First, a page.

The Kremlin and the US Election
In an election that turned on 100,000 votes in three key states, some observers argue that Russian cyber interference in the political process – if not in the voting process itself – may have had a significant impact. Can such Russian behavior be deterred in the future?
CAMBRIDGE – In early November, US President Barack Obama reportedly contacted Russian President Vladimir Putin personally to warn against cyber attacks aimed at the American presidential election. The previous month, the Director of National Intelligence, James Clapper, and Jeh Johnson, the Secretary of Homeland Security, publicly accused Russia’s most senior officials of using cyber attacks to “interfere with the US election process.”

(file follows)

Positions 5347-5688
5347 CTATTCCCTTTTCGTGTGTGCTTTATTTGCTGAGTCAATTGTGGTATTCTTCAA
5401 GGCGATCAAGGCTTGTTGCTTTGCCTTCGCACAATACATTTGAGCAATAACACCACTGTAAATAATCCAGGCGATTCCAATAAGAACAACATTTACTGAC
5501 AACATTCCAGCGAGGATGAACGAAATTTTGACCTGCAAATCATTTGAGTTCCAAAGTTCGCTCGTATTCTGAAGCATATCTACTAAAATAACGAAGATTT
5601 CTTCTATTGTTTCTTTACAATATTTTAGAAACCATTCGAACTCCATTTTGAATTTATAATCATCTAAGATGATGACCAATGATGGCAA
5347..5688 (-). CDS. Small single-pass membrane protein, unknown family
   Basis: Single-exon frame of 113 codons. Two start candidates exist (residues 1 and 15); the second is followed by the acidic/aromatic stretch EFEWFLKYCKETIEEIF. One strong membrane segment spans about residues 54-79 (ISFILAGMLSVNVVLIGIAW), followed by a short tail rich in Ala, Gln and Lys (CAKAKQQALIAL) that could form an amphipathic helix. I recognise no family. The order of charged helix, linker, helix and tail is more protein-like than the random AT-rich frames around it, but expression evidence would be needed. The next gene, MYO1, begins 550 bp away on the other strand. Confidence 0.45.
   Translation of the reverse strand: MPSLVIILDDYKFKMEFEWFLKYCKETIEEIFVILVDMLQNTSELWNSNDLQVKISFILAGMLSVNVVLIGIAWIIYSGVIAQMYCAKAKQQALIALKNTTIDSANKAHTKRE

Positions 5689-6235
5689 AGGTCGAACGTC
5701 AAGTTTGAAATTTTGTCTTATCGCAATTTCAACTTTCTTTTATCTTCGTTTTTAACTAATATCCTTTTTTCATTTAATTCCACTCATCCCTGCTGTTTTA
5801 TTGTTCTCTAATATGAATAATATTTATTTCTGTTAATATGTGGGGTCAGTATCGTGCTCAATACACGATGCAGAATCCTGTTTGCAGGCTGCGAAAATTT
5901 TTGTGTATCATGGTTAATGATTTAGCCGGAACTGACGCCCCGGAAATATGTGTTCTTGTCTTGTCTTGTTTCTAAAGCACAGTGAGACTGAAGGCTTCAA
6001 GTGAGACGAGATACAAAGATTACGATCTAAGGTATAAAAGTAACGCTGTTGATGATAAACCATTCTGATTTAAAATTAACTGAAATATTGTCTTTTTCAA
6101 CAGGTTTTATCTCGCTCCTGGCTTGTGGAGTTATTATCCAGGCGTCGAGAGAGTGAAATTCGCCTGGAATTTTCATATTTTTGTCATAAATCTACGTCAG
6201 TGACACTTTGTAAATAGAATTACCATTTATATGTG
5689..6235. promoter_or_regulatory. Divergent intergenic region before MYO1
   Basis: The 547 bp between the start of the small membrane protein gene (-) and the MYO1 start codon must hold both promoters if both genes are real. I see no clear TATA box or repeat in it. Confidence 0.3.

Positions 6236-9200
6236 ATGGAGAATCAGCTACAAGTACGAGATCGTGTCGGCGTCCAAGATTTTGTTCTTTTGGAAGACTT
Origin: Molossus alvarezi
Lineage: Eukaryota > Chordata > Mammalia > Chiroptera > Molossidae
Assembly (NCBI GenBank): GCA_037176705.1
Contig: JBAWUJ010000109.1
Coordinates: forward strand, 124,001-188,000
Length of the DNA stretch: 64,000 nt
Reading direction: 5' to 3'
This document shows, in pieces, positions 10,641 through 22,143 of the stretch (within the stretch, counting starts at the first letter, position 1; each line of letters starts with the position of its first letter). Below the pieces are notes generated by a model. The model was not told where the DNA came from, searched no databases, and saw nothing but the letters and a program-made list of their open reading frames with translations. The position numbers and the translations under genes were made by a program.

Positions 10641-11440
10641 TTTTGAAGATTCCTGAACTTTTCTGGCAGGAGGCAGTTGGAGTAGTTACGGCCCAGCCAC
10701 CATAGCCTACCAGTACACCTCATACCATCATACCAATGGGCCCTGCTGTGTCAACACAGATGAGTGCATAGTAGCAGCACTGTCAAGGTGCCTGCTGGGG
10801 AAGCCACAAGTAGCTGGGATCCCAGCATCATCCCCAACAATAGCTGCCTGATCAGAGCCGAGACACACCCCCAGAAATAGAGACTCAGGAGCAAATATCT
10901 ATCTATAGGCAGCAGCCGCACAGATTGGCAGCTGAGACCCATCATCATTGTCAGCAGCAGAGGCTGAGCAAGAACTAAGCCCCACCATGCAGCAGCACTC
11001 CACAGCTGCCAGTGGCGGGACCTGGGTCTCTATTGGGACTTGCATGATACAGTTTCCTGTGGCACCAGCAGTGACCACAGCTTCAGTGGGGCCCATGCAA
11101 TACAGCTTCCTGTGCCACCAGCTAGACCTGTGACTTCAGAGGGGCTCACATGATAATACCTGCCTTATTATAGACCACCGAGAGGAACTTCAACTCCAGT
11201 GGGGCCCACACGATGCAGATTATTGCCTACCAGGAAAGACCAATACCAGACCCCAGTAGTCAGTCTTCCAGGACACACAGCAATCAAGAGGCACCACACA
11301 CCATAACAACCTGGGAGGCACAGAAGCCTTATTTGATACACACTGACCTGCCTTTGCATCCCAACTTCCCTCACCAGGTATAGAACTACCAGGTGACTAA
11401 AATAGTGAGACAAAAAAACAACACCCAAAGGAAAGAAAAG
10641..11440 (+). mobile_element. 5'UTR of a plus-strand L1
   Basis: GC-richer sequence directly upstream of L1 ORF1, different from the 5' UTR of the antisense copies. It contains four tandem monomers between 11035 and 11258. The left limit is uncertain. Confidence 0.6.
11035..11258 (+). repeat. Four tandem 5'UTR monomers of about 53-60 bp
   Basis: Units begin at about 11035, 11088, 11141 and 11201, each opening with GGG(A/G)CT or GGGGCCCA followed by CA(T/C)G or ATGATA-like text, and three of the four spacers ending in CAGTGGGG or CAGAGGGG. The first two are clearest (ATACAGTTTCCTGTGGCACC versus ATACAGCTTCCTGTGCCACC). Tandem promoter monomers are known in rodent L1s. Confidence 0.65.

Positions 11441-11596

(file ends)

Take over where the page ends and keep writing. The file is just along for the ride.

In the aftermath of the November 8 election, no firm evidence has emerged that hacking interfered with voting machines or other electoral machinery. But in an election that turned on 100,000 votes in three key states, some observers argue that Russian cyber interference in the political process may have had a significant impact.
Can such Russian behavior be deterred in the future? Deterrence always depends on who and what one is trying to deter.
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